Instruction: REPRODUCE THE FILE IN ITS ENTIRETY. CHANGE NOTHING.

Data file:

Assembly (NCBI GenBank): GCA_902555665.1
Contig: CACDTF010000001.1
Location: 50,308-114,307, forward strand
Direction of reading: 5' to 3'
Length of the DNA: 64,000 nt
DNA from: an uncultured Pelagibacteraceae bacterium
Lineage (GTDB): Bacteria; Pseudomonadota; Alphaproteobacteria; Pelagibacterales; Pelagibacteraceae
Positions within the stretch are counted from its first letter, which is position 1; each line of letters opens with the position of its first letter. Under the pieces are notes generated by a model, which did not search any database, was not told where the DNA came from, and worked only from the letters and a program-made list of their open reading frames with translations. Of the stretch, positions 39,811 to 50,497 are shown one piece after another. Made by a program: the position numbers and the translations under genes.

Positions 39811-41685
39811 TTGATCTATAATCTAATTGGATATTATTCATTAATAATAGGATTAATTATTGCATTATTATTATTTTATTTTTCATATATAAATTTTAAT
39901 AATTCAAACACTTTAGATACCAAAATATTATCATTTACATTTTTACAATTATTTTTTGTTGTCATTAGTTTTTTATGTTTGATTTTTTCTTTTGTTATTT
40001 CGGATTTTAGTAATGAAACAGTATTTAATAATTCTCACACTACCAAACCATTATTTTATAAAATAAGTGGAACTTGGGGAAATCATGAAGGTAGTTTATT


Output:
Assembly (NCBI GenBank): GCA_902555665.1
Contig: CACDTF010000001.1
Location: 50,308-114,307, forward strand
Direction of reading: 5' to 3'
Length of the DNA: 64,000 nt
DNA from: an uncultured Pelagibacteraceae bacterium
Lineage (GTDB): Bacteria; Pseudomonadota; Alphaproteobacteria; Pelagibacterales; Pelagibacteraceae
Positions within the stretch are counted from its first letter, which is position 1; each line of letters opens with the position of its first letter. Under the pieces are notes generated by a model, which did not search any database, was not told where the DNA came from, and worked only from the letters and a program-made list of their open reading frames with translations. Of the stretch, positions 39,811 to 50,497 are shown one piece after another. Made by a program: the position numbers and the translations under genes.

Positions 39811-41685
39811 TTGATCTATAATCTAATTGGATATTATTCATTAATAATAGGATTAATTATTGCATTATTATTATTTTATTTTTCATATATAAATTTTAAT
39901 AATTCAAACACTTTAGATACCAAAATATTATCATTTACATTTTTACAATTATTTTTTGTTGTCATTAGTTTTTTATGTTTGATTTTTTCTTTTGTTATTT
40001 CGGATTTTAGTAATGAAACAGTATTTAATAATTCTCACACTACCAAACCATTATTTTATAAAATAAGTGGAACTTGGGGAAATCATGAAGGTAGTTTATT